Curramore Wildlife Sanctuary expanded to protect endangered wildlife

The formal transfer of title to a 26.1 hectare parcel of land to the Australian Wildlife Conservancy this week has enabled the expansion of Curramore Wildlife Sanctuary in southeast Queensland by nearly 200 hectares. The extension represents a 15% increase in the area of ​​the sanctuary and will provide additional protection for the diversity of fauna recorded at the site.

Now encompassing 196.1 hectares in the Sunshine Coast hinterland, Curramore features a range of habitats including rainforest, tall eucalypts and grassy open woodland. The variety of the landscape is reflected in the diversity of animal life it supports: over 700 native species have been documented by Australian Wildlife Conservancy (AWC) scientists since the sanctuary was established in 2003, such as koalas, gliders and bird-winged butterflies. Endangered species at the sanctuary include the Koala, Marbled Frogmouth, Grey-headed Flying Fox and Golden-tipped Bat, as well as one of Australia’s largest butterflies, the Richmond Birdwing.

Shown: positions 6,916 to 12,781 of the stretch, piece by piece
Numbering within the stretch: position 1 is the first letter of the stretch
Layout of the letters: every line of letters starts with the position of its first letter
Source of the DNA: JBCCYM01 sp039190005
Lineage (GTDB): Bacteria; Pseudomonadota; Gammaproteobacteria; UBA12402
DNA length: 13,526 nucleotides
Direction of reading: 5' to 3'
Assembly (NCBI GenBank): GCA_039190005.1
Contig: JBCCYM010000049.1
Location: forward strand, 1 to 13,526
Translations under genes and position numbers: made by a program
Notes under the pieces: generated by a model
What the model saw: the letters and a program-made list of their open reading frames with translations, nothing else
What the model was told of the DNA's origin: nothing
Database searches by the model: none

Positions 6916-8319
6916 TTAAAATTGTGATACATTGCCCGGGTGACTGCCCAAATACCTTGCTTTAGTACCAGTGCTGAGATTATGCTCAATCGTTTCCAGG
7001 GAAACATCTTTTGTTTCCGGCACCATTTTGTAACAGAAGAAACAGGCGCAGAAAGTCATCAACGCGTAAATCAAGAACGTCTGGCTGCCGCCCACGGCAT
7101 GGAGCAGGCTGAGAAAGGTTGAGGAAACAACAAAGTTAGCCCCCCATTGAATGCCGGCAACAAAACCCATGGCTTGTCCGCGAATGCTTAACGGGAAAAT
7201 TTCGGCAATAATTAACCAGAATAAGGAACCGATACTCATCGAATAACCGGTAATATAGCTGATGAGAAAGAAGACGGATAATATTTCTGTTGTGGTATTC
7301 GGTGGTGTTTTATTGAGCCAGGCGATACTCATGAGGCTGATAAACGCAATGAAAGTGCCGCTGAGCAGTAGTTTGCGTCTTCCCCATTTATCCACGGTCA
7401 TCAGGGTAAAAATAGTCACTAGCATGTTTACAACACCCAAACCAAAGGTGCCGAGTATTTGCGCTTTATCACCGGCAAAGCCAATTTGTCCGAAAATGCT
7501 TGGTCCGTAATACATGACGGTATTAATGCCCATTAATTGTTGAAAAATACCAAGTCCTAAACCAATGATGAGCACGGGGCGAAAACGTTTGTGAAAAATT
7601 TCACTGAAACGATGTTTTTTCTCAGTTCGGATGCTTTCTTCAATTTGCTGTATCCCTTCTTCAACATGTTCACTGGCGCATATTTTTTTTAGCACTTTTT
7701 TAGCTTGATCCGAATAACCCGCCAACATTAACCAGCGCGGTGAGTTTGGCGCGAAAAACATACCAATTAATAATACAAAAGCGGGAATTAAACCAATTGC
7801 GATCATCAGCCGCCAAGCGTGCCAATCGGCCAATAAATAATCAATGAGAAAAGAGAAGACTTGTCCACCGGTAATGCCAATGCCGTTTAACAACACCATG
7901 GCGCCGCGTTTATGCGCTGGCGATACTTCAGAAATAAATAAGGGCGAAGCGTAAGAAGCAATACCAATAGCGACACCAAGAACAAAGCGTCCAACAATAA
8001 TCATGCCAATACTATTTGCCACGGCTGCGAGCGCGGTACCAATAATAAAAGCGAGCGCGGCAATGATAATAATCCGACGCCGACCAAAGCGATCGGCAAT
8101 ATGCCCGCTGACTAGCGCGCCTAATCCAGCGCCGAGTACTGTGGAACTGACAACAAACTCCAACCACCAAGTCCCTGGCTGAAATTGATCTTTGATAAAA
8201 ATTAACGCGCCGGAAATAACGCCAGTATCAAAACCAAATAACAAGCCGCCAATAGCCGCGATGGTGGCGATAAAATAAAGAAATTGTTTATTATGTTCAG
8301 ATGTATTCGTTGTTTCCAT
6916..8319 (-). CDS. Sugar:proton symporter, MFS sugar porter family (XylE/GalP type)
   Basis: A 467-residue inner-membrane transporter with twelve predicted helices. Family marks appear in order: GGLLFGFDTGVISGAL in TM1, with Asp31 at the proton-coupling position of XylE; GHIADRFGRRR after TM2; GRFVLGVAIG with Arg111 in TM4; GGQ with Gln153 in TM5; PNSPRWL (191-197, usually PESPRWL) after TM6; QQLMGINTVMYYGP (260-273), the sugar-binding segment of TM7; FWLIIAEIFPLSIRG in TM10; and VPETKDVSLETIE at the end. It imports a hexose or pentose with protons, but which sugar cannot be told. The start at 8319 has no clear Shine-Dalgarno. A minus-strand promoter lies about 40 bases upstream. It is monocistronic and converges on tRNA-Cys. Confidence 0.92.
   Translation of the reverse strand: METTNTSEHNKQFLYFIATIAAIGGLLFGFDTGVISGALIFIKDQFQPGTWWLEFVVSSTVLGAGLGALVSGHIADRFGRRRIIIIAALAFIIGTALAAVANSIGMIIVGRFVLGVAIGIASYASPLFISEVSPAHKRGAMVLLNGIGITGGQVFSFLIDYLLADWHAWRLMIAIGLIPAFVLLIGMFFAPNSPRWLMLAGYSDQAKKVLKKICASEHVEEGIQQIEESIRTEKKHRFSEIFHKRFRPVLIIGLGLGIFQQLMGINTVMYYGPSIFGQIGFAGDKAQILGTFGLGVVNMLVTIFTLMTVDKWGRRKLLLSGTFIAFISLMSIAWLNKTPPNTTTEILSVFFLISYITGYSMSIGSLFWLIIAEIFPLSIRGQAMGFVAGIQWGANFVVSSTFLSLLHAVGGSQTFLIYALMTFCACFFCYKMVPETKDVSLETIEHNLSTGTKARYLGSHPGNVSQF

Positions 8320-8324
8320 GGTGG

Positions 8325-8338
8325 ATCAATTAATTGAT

The expansion area increases protection for endangered wildlife and connects Curramore to the road, providing better access for the AWC team to carry out weed control and conduct wildlife surveys. It also provides additional protection for the headwaters of Little Cedar Creek (home to the endangered Maleny Spiny Crayfish) and increases connectivity to nearby protected areas on the Maleny Plateau.

AWC’s management strategy at Curramore focuses on broad-scale weed control, targeting the highly invasive Lantana, combined with fire management to restore open grassy understory and suppress weeds. At the same time, the AWC conducts comprehensive, long-term monitoring of ecological health. In the last survey conducted in October-November 2021, AWC ecologists documented three different species of gliders, as well as the threatened tusked frog.

Top of the image: Over 700 native animal species are found at Curramore Wildlife Sanctuary, including the sugar glider and endangered tusked frog; center of images: Curramore Wildlife Sanctuary expansion area; image above: Klaus Runde leads AWC’s weed control work at the Curramore Wildlife Sanctuary, battling lantana. All images credit: A Howe/AWC

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